My first communication with any new (non-family/friend) caregiver for my child, always involves this point. If my daughter is hurt in anyway, whatever the reason, while in your care, please let me know. Once I address the issue, I’ll probably reprimand you for not giving her your full attention and that’ll be the end of it. However, if you don’t let me know and I find out otherwise, you’ll have to face serious repercussions. This is simply because, in the first instance I can seek the right solution and resolve the problem. While, in the second situation, I may be acting too late to help my child, just because you didn’t bother or were too scared to tell me the truth.
This rule applies almost directly to a business, especially when an individual is assigned responsibility of a project, a team or a business segment. Apart from reporting on performance and other parameters on a regular bases, issue reporting should be given priority. An issue could be any event or incident that is expected to have a negative effect on the business directly or a business relationship. The effect could be with respect to an employee, customer, partner or any other important party.
Issue reporting takes on an even greater significance in healthcare and other retail business, where employees have one-to-one interactions with customers. Obviously, in a healthcare-based business, like ours, issue reporting can be crucial. Team members need to be able to distinguish between: critical (a life is in the balance), urgent (a technical issue) and important (a non-technical issue) situations for reporting and responding.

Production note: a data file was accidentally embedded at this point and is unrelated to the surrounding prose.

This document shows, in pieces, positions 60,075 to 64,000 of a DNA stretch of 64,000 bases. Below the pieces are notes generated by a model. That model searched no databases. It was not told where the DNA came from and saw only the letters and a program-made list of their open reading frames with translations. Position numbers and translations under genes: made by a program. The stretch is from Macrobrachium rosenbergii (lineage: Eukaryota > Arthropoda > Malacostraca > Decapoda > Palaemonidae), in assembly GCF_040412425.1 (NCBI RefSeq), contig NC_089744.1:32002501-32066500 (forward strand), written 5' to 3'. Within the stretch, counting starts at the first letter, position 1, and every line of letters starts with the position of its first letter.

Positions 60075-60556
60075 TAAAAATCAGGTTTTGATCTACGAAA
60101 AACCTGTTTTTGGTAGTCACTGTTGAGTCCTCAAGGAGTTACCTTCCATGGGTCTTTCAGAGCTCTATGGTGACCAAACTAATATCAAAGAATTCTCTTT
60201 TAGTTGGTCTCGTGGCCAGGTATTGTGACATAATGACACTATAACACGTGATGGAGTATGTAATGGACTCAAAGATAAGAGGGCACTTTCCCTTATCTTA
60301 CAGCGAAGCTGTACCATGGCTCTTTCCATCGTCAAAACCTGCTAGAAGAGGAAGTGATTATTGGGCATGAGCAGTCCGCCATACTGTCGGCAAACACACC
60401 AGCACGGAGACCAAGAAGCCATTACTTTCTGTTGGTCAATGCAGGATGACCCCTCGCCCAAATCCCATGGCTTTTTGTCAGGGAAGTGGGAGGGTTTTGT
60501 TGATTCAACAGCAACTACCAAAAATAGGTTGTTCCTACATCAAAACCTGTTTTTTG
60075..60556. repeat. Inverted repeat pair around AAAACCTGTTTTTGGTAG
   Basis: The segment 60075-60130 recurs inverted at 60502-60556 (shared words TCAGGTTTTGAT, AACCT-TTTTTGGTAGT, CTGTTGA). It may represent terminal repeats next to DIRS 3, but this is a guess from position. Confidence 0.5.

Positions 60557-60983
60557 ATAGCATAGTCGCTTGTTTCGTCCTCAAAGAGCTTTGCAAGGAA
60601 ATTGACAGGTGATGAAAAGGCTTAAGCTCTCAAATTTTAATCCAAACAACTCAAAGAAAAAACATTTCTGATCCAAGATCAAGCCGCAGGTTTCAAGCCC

Once an issue has been recognized and reported the next step would be responding to the issue. How we respond to the issue is as important as recognizing the issue. We generally ask employees to identify the parties who need to be addressed and approach them with the following information:
- Our response/action to set the immediate situation right
- Future steps to avoid occurrence of the same issue (e.g. a peer review or self-audit process)
Clarifying the above points to the aggrieved party will let them know that you are serious about addressing the problem and are not just placating them. This understanding is important if you want to build long-term relationships with your team/partner and instill confidence to convert a customer into a repeat customer.
Obviously all of the above has to be documented and filed away for future reference. It can even be used, in a generalized fashion, during a training session on handling issues.
What do you think about our issue reporting and response process? How do you handle such situations?
Summary – Issue Reporting:
- Recognize the issue
- Report the issue
- Respond to the affected party/ies
- Document the whole incident
Note: Steps two and three are interchangeable with respect to order.